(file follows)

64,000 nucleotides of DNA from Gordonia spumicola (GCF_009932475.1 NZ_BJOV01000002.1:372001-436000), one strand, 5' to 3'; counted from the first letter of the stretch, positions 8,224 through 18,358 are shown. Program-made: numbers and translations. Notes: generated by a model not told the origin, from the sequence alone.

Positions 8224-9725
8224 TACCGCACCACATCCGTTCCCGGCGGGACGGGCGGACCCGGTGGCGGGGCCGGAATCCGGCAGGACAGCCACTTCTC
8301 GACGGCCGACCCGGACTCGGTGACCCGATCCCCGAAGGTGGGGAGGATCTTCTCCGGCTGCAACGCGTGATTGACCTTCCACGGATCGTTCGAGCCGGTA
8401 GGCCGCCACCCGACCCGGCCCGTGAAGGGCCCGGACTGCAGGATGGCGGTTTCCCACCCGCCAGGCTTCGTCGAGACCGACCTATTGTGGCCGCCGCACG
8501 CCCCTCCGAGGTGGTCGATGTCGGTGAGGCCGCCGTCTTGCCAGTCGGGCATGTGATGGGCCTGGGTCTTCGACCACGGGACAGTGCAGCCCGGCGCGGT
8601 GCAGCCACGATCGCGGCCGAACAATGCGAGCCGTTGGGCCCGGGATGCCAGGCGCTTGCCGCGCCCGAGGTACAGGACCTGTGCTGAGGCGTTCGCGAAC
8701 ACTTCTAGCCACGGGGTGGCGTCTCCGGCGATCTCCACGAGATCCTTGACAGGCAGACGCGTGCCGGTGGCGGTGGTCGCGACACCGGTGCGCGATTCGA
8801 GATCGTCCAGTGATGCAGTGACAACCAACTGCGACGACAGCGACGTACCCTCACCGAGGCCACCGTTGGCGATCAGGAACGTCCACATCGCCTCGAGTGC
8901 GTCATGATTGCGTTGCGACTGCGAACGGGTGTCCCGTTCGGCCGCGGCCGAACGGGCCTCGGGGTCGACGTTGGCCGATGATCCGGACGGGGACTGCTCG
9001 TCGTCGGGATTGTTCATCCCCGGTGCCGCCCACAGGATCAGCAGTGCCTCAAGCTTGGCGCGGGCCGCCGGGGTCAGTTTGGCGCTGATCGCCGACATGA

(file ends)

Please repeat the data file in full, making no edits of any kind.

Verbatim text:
64,000 nucleotides of DNA from Gordonia spumicola (GCF_009932475.1 NZ_BJOV01000002.1:372001-436000), one strand, 5' to 3'; counted from the first letter of the stretch, positions 8,224 through 18,358 are shown. Program-made: numbers and translations. Notes: generated by a model not told the origin, from the sequence alone.

Positions 8224-9725
8224 TACCGCACCACATCCGTTCCCGGCGGGACGGGCGGACCCGGTGGCGGGGCCGGAATCCGGCAGGACAGCCACTTCTC
8301 GACGGCCGACCCGGACTCGGTGACCCGATCCCCGAAGGTGGGGAGGATCTTCTCCGGCTGCAACGCGTGATTGACCTTCCACGGATCGTTCGAGCCGGTA
8401 GGCCGCCACCCGACCCGGCCCGTGAAGGGCCCGGACTGCAGGATGGCGGTTTCCCACCCGCCAGGCTTCGTCGAGACCGACCTATTGTGGCCGCCGCACG
8501 CCCCTCCGAGGTGGTCGATGTCGGTGAGGCCGCCGTCTTGCCAGTCGGGCATGTGATGGGCCTGGGTCTTCGACCACGGGACAGTGCAGCCCGGCGCGGT
8601 GCAGCCACGATCGCGGCCGAACAATGCGAGCCGTTGGGCCCGGGATGCCAGGCGCTTGCCGCGCCCGAGGTACAGGACCTGTGCTGAGGCGTTCGCGAAC
8701 ACTTCTAGCCACGGGGTGGCGTCTCCGGCGATCTCCACGAGATCCTTGACAGGCAGACGCGTGCCGGTGGCGGTGGTCGCGACACCGGTGCGCGATTCGA
8801 GATCGTCCAGTGATGCAGTGACAACCAACTGCGACGACAGCGACGTACCCTCACCGAGGCCACCGTTGGCGATCAGGAACGTCCACATCGCCTCGAGTGC
8901 GTCATGATTGCGTTGCGACTGCGAACGGGTGTCCCGTTCGGCCGCGGCCGAACGGGCCTCGGGGTCGACGTTGGCCGATGATCCGGACGGGGACTGCTCG
9001 TCGTCGGGATTGTTCATCCCCGGTGCCGCCCACAGGATCAGCAGTGCCTCAAGCTTGGCGCGGGCCGCCGGGGTCAGTTTGGCGCTGATCGCCGACATGA